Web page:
Sri Lanka clothing industry – ‘We will have ethics but no business’: Analysis

Sri Lanka clothing industry – ‘We will have ethics but no business’: Analysis

March 2, 2010   02:11 pm


Sri Lanka’s clothing industry has been admired for improving working conditions but it is now in crisis. Not through its own fault, but because of the Sri Lankan government’s alleged war crimes against ethnic minorities.


The European Commission is in the process of withdrawing concessionary zero-rated duty tariffs for imports from Sri Lanka. The Commission has found Sri Lankain breach of international human rights laws. Human rights activists, including Human Rights Watch, have also accused the Sri Lankan government of killing thousands of ethnic Tamils in the war against the separatist LTTE, and attacks on journalists. Sri Lankadenies these allegations.


Once the preferential trade tariff is withdrawn, garments exported from Sri Lanka will attract duty of 9.6% in Europe, making them more expensive and less competitive. Sri Lankan garment manufacturers fear that multinational brands will then move their orders to other cheaper countries.


Multinationals themselves are under attack by overseas pro-Tamil campaigners, who say sourcing from Sri Lanka amounts to supporting the Sri Lankan government’s actions. The Washington-based US Tamil Political Action Council (USTPAC) and other activists have organised protests in front of Gap and Victoria’s Secrets outlets in the past few months, demanding a Sri Lanka boycott.


USTPAC says: “Gap and Victoria’s Secret purchase and sell garments made in Sri Lanka, thus helping the Sri Lankan government fund its military.”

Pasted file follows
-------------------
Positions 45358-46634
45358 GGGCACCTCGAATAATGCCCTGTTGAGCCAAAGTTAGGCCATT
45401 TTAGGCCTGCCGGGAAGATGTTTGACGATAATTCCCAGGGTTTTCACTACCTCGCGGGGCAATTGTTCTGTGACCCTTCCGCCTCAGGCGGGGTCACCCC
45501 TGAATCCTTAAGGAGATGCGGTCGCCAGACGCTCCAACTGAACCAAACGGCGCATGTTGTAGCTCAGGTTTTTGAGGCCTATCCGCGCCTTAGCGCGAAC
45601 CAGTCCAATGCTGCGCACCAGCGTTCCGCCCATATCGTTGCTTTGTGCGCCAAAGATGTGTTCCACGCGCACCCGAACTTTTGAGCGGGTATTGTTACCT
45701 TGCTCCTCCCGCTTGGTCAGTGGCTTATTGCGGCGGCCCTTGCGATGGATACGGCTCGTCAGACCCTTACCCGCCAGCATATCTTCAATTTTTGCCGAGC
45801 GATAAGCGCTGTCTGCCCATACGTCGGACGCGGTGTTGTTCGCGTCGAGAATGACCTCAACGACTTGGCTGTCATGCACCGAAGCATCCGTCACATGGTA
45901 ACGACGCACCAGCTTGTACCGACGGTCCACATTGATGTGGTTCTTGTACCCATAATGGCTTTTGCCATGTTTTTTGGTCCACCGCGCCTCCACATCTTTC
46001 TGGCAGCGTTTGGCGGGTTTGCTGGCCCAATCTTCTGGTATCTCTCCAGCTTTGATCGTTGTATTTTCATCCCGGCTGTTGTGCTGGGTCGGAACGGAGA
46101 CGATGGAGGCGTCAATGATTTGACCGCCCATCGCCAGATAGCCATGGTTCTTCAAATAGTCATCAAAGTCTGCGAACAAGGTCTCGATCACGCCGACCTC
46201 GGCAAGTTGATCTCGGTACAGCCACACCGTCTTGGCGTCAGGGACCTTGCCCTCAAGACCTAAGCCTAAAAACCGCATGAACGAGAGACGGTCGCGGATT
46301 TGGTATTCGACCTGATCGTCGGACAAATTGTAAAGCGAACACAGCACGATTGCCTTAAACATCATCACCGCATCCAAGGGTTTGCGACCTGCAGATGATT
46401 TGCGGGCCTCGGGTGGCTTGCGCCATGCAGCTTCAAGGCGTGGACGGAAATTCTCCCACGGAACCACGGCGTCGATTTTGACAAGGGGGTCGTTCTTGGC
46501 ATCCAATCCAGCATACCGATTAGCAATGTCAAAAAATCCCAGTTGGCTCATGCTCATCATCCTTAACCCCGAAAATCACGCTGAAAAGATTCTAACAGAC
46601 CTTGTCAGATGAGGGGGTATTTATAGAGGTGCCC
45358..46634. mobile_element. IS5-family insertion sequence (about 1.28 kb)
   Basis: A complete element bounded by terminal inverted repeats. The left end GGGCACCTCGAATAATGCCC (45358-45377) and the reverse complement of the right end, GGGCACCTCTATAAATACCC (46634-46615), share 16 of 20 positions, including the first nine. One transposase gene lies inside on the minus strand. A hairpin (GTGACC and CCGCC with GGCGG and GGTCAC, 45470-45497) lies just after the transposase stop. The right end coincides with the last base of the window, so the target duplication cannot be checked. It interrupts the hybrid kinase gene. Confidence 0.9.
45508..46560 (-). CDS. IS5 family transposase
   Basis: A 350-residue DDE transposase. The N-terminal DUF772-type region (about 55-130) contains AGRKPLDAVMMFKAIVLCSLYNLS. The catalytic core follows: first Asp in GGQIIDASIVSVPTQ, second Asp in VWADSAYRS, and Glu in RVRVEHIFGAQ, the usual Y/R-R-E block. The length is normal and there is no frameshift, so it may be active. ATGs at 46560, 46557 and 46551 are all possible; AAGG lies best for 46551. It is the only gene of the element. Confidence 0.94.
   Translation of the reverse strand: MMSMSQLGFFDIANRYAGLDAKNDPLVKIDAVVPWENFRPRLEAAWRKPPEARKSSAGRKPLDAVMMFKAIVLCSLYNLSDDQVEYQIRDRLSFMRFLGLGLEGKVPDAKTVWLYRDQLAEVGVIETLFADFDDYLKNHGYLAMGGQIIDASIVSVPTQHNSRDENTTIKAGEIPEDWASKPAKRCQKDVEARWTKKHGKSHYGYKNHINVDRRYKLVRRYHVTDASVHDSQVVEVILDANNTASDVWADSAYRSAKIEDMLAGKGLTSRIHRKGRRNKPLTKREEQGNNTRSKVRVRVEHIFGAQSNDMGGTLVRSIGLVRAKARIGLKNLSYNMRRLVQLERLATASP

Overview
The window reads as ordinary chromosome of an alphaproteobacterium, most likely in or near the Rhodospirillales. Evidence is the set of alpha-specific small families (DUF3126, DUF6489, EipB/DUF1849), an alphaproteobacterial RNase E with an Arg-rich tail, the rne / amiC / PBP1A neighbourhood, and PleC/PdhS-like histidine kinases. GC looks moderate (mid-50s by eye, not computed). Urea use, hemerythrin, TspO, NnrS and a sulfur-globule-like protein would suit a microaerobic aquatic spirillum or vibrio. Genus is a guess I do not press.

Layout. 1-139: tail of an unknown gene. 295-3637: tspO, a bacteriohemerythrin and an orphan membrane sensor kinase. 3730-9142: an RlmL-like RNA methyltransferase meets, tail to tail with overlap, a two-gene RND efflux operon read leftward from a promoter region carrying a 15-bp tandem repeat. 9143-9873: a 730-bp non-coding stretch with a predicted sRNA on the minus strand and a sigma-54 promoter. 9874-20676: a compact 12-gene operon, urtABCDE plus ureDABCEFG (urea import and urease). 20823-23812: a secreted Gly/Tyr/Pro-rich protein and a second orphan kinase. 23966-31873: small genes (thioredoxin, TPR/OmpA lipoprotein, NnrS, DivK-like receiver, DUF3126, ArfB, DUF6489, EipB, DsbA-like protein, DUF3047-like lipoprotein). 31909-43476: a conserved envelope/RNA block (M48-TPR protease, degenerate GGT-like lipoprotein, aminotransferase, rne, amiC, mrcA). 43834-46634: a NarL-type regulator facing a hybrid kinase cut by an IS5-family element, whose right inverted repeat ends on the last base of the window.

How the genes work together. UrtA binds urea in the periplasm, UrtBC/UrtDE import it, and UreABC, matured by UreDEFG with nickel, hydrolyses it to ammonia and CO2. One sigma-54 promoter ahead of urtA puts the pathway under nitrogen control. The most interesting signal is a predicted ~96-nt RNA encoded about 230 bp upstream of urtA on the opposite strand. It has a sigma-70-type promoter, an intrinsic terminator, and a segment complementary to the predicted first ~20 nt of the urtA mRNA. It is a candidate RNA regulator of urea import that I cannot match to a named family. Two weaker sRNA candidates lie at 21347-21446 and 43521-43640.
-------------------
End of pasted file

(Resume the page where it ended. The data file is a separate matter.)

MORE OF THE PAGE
In the UK, similar protests have been led by Act Now, a campaign group set up by former British humanitarian aid workers in Sri Lanka. They have targeted Marks & Spencer and other retailers, asking them to stop sourcing from Sri Lanka.


Garment manufacturers in Sri Lanka say withdrawal of trade benefits and a boycott will force factories to shut down. More than 350 garment factories in Sri Lankadirectly employ 300,000 workers, while a million others indirectly depend on the industry. The garment industry is the country’s largest employer and accounts for the bulk of the nation’s foreign exchange earnings. In 2008, Sri Lanka exported $4bn worth of garments, 36% of which went to Europe.


“The government should closely work with the European Commission to address their concerns,” says S. Sukumaran, chairman of the Joint Apparel Association Forum, Sri Lanka’s leading trade body. He says the European trade tariff benefits are crucial for the survival of the industry.


Trade unions, though, have a different view. The Apparel Industry Labour Rights Movement (Alarm), a coalition of unions and NGOs campaigning for a living wage in Sri Lanka, says the EU’s concessionary tariffs – under the Generalised System of Preference – have not benefited workers.


But Sri Lankan clothing manufacturers have taken several ethical initiatives over the years. The industry last year came up with a “garments without guilt” programme, in which more than 130 factories voluntarily submitted themselves to independent audits of working conditions. The Sri Lankan garment industry also was the first to establish an eco-factory, two years ago, with help from Marks & Spencer.


“We plan to take the garments without guilt programme to the next level. We are going to encourage all our factories to adopt green initiatives and reduce [their] carbon footprint,” says Kumar Mirchandani, chairman of the Apparel Exporters Association in Sri Lanka.


European retailers are quiet on the proposed withdrawal of preferential tariffs. A key question is whether they will continue to source from Sri Lankaeven if it means the products will cost 9.6% more.


A Colombofactory owner says: “If they cut our orders because of higher tariff, we will have ethical unemployment in the country. We will have ethics but no business.”- (Ethical Corporation)

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